Archive for May, 2012
First Wolf Killed In New Brunswick In More Than A Century – Maine Wolf Coalition Renews Its Call For A Bi-National Recovery Plan
DATE: MAY 9, 2012
FOR IMMEDIATE RELEASE
FIRST WOLF KILLED IN NEW BRUNSWICK IN MORE THAN A CENTURY
MAINE WOLF COALITION RENEWS ITS CALL FOR A BI-NATIONAL RECOVERY PLAN
In April of this year, a coyote hunter on New Brunswick’s Acadian Peninsula shot and killed an 86 pound canid that DNA testing determined to be a wolf. It is believed to be the first wolf killed in New Brunswick since the 19th century.
This follows a wolf killed in Newfoundland in March of this year and it is at least the ninth wolf known to have been killed in the northeastern U.S. and eastern Canada in an area from Massachusetts north to Newfoundland. It is yet more evidence that wolves are attempting to recolonize parts of eastern North America where they were extirpated a century or more ago. The New Brunswick wolf was determined to be a gray/eastern wolf hybrid. Gray wolves are typically found in more northerly regions of Canada while the smaller eastern wolves are found in a band across southern Ontario and Quebec. Gray/eastern hybrids do occur in southern and central Canada and are most likely the “new” wolves that are recolonizing eastern North America south of the St. Lawrence River. Wolves can travel hundreds of miles during dispersal from their pack and in the winter months, the frozen St. Lawrence River upriver from Montreal serves as a possible conduit for wolf dispersal.
The killing of the New Brunswick wolf has prompted The Maine Wolf Coalition to renew calls for a Bi-National Recovery Plan for wolves in this region. In a letter to U.S. Secretary of Interior Ken Salazar and Canadian Environment Minister Peter Kent, the coalition states, “Some time ago our organization requested that the U.S. Fish and Wildlife Service work with Canada on a Bi-National Recovery Plan for this wolf. With the recent documentation of wolves in New Brunswick and Newfoundland, we believe such a plan is needed more than ever. We again ask the U.S. and Canada to work together to promote the natural recolonization of this animal. It is in the best interest not only of our environment, but of our economy.”
The Maine Wolf Coalition, Inc. is a non-profit 501(c)3 corporation dedicated to wolf recovery in Maine through research, education and protection. For more information, please contact John Glowa at (207) 445-2360 or at email@example.com.
April 29, 2012
Secretary Ken Salazar
U.S . Department of Interior
1849 C. St. NW
Washington, DC. 20240
Peter Kent-Environment Minister
401 Confederation Building
House of Commons
Ottawa, Ontario, Canada
Dear Messrs. Salazar and Kent:
I am writing on behalf of The Maine Wolf Coalition, Inc., a non-profit organization dedicated to wolf recovery in Maine through research, education and protection. Since 1994, our organization has advocated for the natural recolonization (as opposed to reintroduction) of wolves in Maine and elsewhere in eastern North America where habitat and prey will support wolves.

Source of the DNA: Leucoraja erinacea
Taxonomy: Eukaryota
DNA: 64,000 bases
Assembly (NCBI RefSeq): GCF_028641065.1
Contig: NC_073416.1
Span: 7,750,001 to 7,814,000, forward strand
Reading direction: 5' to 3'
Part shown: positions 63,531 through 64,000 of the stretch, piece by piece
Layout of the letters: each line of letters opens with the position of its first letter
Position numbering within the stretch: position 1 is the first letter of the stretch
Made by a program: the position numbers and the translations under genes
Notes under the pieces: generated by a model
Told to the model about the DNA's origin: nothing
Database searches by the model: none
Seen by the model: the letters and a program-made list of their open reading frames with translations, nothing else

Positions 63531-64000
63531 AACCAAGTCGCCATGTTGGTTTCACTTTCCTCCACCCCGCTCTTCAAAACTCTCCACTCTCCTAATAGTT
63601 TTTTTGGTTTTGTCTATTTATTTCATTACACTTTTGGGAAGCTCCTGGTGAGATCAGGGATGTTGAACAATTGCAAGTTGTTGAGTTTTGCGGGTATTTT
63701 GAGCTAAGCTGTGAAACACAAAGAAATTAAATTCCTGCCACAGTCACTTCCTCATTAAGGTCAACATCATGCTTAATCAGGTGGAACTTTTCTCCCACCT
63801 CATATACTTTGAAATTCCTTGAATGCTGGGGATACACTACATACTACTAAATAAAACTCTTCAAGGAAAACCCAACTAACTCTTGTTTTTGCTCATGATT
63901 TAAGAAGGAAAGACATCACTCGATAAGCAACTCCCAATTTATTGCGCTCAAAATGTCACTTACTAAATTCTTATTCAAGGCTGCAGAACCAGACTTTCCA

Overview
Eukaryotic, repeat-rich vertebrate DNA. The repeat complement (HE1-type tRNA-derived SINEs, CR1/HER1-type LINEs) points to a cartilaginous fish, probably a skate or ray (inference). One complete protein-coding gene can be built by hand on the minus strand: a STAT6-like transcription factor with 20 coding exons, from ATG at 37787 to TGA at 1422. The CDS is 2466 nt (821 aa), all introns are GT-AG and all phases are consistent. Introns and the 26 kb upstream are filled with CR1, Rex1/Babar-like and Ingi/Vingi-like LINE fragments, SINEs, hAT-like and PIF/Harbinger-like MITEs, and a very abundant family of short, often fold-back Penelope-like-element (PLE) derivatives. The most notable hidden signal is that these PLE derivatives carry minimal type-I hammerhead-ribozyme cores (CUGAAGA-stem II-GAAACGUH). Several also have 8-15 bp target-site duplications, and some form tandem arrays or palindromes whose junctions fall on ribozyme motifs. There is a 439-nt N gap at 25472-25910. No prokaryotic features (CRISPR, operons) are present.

Since 1993, no less than nine wolves have been killed in an area ranging from Massachusetts in the south to Newfoundland in the north/east. In March 2012, the first wolf in 100 years was killed in Newfoundland and in April 2012, the first wolf since 1876 was killed in New Brunswick. These animals follow wolves killed in Massachusetts, New York, Vermont(2), Maine(2), and Quebec’s Eastern Townships.
The evidence of a widespread effort by wolves to recolonize eastern North America can no longer be disputed. Regardless of their genetic “purity”, these large canids are attempting to fill an ecological niche that we humans created over a century ago. It appears that they are neither gray wolf nor eastern wolf, but a “new” wolf that is a hybrid of the two. This animal is roughly the size of the gray wolf and some 30-40 pounds larger than the eastern wolf. Based upon its size, it can prey on deer, moose and caribou. All three species benefit when they are tested by natural predators.
Some time ago our organization requested that the U.S. Fish and Wildlife Service work with Canada on a Bi-National Recovery Plan for this wolf. With the recent documentation of wolves in New Brunswick and Newfoundland, we believe such a plan is needed more than ever. We again ask the U.S . and Canada to work together to promote the natural recolonization of this animal. It is in the best interest not only of our environment, but of our economy.
John M. Glowa, Sr., President
The Maine Wolf Coalition, Inc.
30 Meadow Wood Drive
South China, ME 04358
The recent killing of two 80+ pound wolves in areas of eastern Canada where they haven’t been seen for more than a century serves as evidence that wolves are attempting to recolonize much of eastern North America. Since 1993, no less than nine wolves have been killed over an area from Massachusetts, to upper New York State, across to Newfoundland. Read the rest of this entry »